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Head of Berlin Green Party Advocates Expropriation of Large Housing Companies by David Boos

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Head of Berlin Green Party Advocates Expropriation of Large Housing Companies

As in most major cities in Europe, living space in Berlin is scarce and expensive. This has led to petitions for expropriation of the largest housing companies in order to turn more apartments into public housing. After 57% of Berlin citizens voted in favor of such expropriation in a referendum last September, the head of Berlin’s Green Party, Werner Graf, is now moving towards a realization of this plan. “As a coalition, we have agreed on an expert commission to identify ways in which expropriation can be implemented,” Graf said. “It is not a matter of ‘if,’ but ‘how.’” In doing so, Graf referred to the Green Party’s decision to use expropriation as a last resort to create a public housing market in service of the majority.

For Graf, the decisive issue is the legal question of how Article 15 of the basic law on expropriation has to be applied, and how compensation should be calculated “with a fair weighing of interests.” Currently, the expropriation of real estate companies with more than 3000 apartments in the capital of Germany is being debated. After majority support for expropriation in the September 2021 referendum, the Senate appointed a commission of experts at the end of March to look into the issue and develop a recommendation for the implementation of this referendum. Graf referred to the duty of politics to “meet the vote of the people of Berlin for expropriation.”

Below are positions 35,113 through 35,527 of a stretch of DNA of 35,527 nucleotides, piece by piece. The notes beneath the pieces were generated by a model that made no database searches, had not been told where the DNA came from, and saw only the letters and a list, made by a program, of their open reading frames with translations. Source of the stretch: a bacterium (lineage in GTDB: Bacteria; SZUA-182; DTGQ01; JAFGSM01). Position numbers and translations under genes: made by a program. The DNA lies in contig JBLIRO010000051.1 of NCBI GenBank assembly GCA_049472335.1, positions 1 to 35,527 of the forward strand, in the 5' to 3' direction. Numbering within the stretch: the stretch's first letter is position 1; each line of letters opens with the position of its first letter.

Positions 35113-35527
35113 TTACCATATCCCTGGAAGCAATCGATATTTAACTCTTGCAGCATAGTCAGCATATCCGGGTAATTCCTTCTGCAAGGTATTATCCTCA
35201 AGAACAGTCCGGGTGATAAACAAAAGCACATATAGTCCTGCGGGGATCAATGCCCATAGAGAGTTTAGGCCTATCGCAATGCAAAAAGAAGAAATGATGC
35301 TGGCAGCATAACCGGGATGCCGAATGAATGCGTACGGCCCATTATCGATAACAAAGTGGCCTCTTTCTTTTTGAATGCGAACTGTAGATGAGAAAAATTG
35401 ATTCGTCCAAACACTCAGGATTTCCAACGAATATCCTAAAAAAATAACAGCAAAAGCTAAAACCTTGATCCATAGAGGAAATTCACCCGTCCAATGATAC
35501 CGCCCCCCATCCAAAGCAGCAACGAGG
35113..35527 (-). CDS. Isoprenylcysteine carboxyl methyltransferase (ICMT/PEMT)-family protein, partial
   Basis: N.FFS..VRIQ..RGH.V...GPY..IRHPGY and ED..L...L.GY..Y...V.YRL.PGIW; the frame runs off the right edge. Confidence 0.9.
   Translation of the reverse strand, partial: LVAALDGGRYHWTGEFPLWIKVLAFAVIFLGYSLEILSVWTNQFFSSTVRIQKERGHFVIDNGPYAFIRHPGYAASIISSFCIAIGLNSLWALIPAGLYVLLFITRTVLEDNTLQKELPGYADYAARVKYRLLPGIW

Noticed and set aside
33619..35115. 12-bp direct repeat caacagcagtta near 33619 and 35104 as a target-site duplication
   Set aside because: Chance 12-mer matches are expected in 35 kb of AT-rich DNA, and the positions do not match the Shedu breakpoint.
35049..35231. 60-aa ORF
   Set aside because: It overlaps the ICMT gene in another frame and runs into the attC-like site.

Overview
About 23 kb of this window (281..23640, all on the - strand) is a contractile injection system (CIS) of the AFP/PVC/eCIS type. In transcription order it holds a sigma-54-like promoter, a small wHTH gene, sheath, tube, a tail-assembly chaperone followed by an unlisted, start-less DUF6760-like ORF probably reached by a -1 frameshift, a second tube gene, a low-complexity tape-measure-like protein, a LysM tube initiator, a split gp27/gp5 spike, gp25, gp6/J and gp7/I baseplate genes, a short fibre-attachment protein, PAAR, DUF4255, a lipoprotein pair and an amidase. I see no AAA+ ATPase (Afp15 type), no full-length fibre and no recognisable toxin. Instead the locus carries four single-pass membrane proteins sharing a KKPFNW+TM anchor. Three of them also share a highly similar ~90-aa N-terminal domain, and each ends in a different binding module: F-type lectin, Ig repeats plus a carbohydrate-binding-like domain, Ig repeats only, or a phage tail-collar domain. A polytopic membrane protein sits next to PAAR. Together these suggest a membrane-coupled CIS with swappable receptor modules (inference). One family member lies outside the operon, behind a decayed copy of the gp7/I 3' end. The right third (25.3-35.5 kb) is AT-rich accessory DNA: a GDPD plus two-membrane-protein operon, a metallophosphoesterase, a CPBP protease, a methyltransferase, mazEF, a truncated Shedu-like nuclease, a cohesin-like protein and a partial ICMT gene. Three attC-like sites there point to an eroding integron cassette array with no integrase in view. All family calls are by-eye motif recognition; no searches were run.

However, there is not necessarily unity on this issue within the red-red-green coalition. While Die Linke already explicitly supported expropriation initiatives during the last election, which coincided with the referendum, the Social Democratic Mayor Franziska Giffey spoke out against expropriation several times during the election campaign. If no agreement is reached within the coalition, Die Linke, according to a statement by state chairwoman Katina Schubert, might consider the possibility of leaving the coalition. The liberal FDP, whose parliamentary group leader Sebastian Czaja affirmed that they would “not shirk responsibility,” already expressed openness for coalition talks in such a case.

Last fall, before the referendum, several opposition parties had already spoken out against plans for expropriations. In a statement on the topic, the AfD announced that “not a single new apartment will be built as a result of the expropriation. The owners would have to be compensated expensively. That money would then be missing for much needed new construction projects. Nothing would change about the difficult situation in the housing market.”

The topic of expropriation plays a major role in the current political landscape of Germany. As The European Conservative reported a few weeks ago, Economics Minister Robert Habeck (The Greens) made people sit up and take notice with the appointment of the Federal Network Agency as trustee of Gazprom Germania. A short time later, an amendment of the Energy Security Act came up on the agenda, which is intended to facilitate seizure of critical infrastructure in the energy sector.

David Boos is an organist, documentary filmmaker, and writer for The European Conservative and other publications.

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